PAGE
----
Emotions are the expression of our inner world in the environment. Although many theories teach people to express their emotions directly and without fear, our society has already set some barriers and rules, often called norms, regarding what a good or bad emotion means. The modern business world looks deeply into emotions, paradigms, and tools on how to dee and then manage emotions overseen in the years before. Now, with the free will and choice for everyone, emotion is more significant and even impacts many of the spheres of existence like personal life, circle of close relatives and friends, work environment, and many more. While living in a stressful world, we often need space to express our emotions. Still, often this expression may cause us to look immature and unreliable to others, only judging us on our emotional face.
The question that holds everyone awake is not “How to express emotions”? But more “How to manage emotions, so they do not harm our presence and growth as a person and professional”?
People now are focused on learning skills to manage emotions in a way that will help them grow and reposition themselves in the minds of others. But unfortunately, the effort is so massive that some people fall into the trap of depression. While not so easy to touch, emotions are difficult to be acknowledged and verified, and at the same time, they are part of our everyday life, and we need to learn to manage them and live with the consequences of their expression in the world.
While being younger and inexperienced, I have faced many situations where my emotions have turned me from winner to loser. I have learned many valuable lessons from these situations, but the most painful of them have turned me back to the point where I have started my journey toward a specific goal. In time I have learned to deal with emotions, supported by some of the best mentors and coaches I have met. They were not only experienced in dealing with emotions but had the time to invest in helping me build skills to deal with emotions. Therefore, I will present you with skills to help you deal with your feelings and turn them into positive outcomes and results.
This first one is an essential skill that many people do not possess. While thinking that we can explain what is happening with our inner world, we often fail. Intentions to show everyone what we feel, turn back and live the curtains of uncertainty stop us from acknowledging our emotions in the right way. Naming an emotion makes it visible and ensures that we have understood what our condition is caused by. No matter if it is a positive or negative emotion, giving it a name makes it recognizable. It allows the person to search for the most appropriate strategy to deal with that emotion.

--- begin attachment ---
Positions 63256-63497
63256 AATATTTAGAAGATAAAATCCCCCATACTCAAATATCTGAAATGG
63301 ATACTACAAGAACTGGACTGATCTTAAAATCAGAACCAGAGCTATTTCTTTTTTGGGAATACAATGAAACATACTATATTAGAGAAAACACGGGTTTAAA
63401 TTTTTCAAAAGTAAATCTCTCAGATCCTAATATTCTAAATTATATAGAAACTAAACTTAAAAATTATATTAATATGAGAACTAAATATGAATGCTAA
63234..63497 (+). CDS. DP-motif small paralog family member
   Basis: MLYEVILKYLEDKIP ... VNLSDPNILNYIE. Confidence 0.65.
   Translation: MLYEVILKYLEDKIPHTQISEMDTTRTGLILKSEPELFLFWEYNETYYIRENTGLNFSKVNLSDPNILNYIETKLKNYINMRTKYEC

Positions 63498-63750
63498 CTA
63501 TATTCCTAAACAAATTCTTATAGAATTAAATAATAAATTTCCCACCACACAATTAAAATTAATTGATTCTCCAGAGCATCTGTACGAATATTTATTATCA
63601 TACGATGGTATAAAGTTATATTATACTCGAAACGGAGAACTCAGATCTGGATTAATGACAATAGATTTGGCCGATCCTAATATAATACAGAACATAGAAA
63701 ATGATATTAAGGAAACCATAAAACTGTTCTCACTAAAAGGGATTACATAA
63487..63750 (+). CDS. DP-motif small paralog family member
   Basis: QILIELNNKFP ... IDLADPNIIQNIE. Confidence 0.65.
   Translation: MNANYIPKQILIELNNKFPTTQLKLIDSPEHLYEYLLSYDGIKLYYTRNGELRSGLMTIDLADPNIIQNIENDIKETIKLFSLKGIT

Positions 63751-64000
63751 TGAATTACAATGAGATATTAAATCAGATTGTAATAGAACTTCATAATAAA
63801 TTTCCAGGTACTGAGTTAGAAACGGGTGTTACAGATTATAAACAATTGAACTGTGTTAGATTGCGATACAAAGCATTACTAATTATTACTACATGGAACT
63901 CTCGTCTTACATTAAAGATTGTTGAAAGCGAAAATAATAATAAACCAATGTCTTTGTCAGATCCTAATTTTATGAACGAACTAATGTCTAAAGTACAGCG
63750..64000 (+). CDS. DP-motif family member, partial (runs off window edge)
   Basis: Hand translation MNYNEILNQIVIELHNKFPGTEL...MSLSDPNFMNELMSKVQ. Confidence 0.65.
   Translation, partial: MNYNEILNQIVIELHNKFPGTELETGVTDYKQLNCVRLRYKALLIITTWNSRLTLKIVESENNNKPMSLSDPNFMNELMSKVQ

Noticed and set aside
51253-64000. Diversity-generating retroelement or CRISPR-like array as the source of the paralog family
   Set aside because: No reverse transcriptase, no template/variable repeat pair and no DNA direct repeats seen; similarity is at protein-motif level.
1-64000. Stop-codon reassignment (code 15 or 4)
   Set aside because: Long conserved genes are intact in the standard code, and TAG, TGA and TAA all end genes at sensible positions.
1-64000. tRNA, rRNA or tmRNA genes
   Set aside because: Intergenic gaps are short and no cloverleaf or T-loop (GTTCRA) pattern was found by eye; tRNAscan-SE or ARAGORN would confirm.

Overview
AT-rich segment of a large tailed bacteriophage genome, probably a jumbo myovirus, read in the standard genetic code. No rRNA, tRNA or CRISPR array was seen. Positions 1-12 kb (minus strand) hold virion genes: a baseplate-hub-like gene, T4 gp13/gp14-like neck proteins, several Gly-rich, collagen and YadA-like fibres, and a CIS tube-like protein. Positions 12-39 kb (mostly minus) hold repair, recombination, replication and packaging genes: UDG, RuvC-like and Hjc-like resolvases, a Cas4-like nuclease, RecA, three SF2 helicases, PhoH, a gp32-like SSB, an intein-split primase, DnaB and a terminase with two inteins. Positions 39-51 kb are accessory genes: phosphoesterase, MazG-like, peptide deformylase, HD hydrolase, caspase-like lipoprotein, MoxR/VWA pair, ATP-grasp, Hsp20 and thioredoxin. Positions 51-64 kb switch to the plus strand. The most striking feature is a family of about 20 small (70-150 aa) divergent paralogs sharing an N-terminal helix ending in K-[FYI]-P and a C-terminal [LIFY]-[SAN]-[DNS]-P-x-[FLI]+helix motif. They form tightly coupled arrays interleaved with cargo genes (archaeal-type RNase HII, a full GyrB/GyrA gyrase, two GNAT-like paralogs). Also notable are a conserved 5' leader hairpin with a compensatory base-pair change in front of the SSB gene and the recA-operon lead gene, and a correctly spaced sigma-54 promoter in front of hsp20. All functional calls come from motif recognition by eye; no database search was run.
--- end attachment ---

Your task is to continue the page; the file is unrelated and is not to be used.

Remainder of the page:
The second valuable skill to learn is to find the cause, the roots of the emotion. In many cases, what we think may be caused by a specific emotion is not even close to the root cause of the feeling but a distraction created by our body and mind to allow us to rationalize the emotion. According to Dr. Peter Tenev – Psychologist, Psychotherapist, and researcher, more than 77% of people accept the first possible cause for a feeling and do not go to the roots of the emotion.
DIVIDE PROBABLE FROM POSSIBLE
In many situations, while accepting the first thing that moves through our mind as a cause of the emotion experienced, we also mistake the power of the emotion and the factors that may have caused it. In our consciousness, we compare categories of elements, moving them from possible to impossible. The potential factors for many of us are the list of things that may have caused the situation. But here, the person should also make another analysis. While building the first list with possible causes for the expressed emotions, people often stop here and forget the second step – the level of probability. Yes, there may be a list of possible causes for the feelings, but the next step is to define, according to the situation we are in, what is the probability for some or all of these causes to happen. Executing that second step lowers the number of possible reasons and creates more clarity and focus toward the closest to the situation list of causes.
CONTROL ONLY WHAT YOU CAN